Acceleration Due to Gravity

Article written: 19 Jul , 2009
Updated: 26 Apr , 2016

[/caption]The acceleration due to gravity is the acceleration of a body due to the influence of the pull of gravity alone, usually denoted by ‘g’. This value varies from one celestial body to another. For example, the acceleration due to gravity would be different on the Moon as compared to the one here on Earth. Similarly, you would have different values for both Jupiter and Pluto.

Since acceleration is a vector quantity, it must possess both a magnitude and a direction. The values we were referring to earlier pertained to the magnitude. As for the direction, in all instances, it should be directed to the center of the celestial body. Now, since these celestial bodies are rather large relative to the size of the observer, in this case being you and I, the direction is taken as downward.

Direction of g

Why downward? Well, as stated earlier, g is the acceleration of a body if we consider only the pulling force of the gravitational field. Now, since the acceleration of a body always takes the direction of the net force acting on that body, and since the only force we are considering is that of gravity, then this acceleration should take the direction of gravity, i.e., downward.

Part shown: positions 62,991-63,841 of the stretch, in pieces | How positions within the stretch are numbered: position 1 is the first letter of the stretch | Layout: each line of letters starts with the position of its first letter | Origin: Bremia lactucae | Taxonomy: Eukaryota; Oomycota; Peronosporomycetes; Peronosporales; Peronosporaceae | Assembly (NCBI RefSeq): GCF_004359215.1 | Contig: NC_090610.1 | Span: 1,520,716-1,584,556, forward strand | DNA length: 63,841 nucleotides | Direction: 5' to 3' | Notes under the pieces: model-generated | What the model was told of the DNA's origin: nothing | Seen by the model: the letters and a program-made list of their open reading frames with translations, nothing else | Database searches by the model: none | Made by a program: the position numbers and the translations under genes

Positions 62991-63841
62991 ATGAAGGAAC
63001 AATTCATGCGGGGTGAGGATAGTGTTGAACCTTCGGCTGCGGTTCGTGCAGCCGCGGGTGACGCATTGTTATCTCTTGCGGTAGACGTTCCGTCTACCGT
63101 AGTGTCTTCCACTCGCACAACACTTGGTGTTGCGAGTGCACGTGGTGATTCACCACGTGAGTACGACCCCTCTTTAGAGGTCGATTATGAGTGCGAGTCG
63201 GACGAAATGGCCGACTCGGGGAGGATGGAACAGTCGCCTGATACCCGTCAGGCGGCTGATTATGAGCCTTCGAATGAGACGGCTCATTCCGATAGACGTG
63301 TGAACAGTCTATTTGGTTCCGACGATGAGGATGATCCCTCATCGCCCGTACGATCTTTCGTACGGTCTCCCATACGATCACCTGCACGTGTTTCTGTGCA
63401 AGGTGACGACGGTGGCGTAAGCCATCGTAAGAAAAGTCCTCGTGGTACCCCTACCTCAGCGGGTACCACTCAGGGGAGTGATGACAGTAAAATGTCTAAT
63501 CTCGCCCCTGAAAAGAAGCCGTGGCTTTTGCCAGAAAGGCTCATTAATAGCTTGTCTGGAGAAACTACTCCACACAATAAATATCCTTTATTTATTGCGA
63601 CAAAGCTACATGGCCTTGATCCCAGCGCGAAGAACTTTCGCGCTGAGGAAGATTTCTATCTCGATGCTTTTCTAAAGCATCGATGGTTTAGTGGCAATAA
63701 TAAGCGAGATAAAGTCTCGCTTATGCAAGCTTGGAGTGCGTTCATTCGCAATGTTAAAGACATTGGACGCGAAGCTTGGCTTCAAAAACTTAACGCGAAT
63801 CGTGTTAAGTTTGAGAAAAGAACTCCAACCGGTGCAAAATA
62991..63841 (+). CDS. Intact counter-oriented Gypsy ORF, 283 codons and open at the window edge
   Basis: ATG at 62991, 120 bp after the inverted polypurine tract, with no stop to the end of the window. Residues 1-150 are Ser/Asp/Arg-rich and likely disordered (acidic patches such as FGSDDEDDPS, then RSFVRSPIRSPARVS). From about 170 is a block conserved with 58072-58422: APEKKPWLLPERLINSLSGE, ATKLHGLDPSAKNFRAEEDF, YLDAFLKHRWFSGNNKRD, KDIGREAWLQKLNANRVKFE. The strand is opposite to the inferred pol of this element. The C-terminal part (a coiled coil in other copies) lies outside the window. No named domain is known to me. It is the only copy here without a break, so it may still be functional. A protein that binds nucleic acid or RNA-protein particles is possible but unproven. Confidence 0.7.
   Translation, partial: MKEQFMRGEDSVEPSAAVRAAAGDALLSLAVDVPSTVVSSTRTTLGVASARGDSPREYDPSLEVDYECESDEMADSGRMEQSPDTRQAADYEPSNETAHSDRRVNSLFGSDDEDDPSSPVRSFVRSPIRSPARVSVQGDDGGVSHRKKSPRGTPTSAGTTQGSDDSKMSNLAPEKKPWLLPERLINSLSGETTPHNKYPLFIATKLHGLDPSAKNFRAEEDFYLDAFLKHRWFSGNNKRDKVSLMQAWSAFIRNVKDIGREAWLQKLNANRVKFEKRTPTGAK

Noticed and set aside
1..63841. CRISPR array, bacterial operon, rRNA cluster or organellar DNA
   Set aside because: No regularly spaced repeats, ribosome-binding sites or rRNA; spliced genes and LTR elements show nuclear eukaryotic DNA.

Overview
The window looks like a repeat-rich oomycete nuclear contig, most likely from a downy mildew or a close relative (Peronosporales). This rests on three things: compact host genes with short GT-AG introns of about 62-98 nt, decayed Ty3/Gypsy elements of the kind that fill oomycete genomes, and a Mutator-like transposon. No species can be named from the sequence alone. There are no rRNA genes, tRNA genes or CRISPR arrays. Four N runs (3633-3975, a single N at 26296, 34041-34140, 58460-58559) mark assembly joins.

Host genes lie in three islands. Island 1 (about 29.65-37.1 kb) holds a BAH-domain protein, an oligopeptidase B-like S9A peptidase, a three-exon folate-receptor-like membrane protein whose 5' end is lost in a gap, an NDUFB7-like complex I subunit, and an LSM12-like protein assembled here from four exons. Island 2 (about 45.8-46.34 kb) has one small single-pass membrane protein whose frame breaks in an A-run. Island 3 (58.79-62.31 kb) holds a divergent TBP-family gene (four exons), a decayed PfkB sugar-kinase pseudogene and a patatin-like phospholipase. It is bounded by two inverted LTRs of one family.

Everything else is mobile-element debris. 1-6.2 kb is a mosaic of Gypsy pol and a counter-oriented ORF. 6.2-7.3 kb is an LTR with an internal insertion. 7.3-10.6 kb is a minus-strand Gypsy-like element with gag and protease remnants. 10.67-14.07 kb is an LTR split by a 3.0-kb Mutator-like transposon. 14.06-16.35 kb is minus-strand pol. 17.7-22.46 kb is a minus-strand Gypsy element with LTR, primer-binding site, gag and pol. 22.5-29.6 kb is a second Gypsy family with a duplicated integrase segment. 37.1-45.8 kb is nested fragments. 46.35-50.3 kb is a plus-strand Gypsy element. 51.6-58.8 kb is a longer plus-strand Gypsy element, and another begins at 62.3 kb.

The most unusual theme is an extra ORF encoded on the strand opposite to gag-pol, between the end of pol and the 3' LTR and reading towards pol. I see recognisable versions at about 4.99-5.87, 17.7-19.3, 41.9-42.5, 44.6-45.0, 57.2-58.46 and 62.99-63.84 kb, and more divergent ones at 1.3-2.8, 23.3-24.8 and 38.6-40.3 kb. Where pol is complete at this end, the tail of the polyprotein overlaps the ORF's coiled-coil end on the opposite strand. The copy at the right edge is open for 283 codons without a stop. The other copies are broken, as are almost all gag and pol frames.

Don’t worry. The direction of g is mostly important only in the mathematical solutions of physics problems. What you should be more concerned with is the magnitude of g. Although this magnitude varies from one celestial body to another, you might want to know what the value of g is here on Earth.

Magnitude of g

The average value of g on the surface of the Earth is around 9.8 m/s2. Average? So there are other possible values? That’s right. The value of g becomes larger as the object gets nearer to the Earth’s core. So, you’d have a slightly larger g at sea level compared to what you’d have at the peak of say, the Himalayas.

Furthermore, since the Earth is not a perfect sphere but, rather, an oblate spheroid, i.e., bulging at the equator and flat at the poles, then you would have greater g’s at the poles than at the equator.

To end, let me just elaborate more on what we mean by 9.8 m/s2 as some people confuse this with speed. When we say that an object falling freely (under the influence of gravity alone) accelerates at 9.8 m/s2, we simply mean that its speed is increasing by 9.8 m/s every second. Hence, after 1 second of falling, its speed would be 9.8 m/s. After another 2 seconds of falling, it would then be 19.6 m/s and so on.

We have some related articles here that may interest you:

There’s more about it at NASA. Here are a couple of sources there:

Here are two episodes at Astronomy Cast that you might want to check out as well:
Decelerating Black Holes, Earth-Sun Tidal Lock, and the Crushing Gravity of Dark Matter

The Physics Classroom
Haverford College

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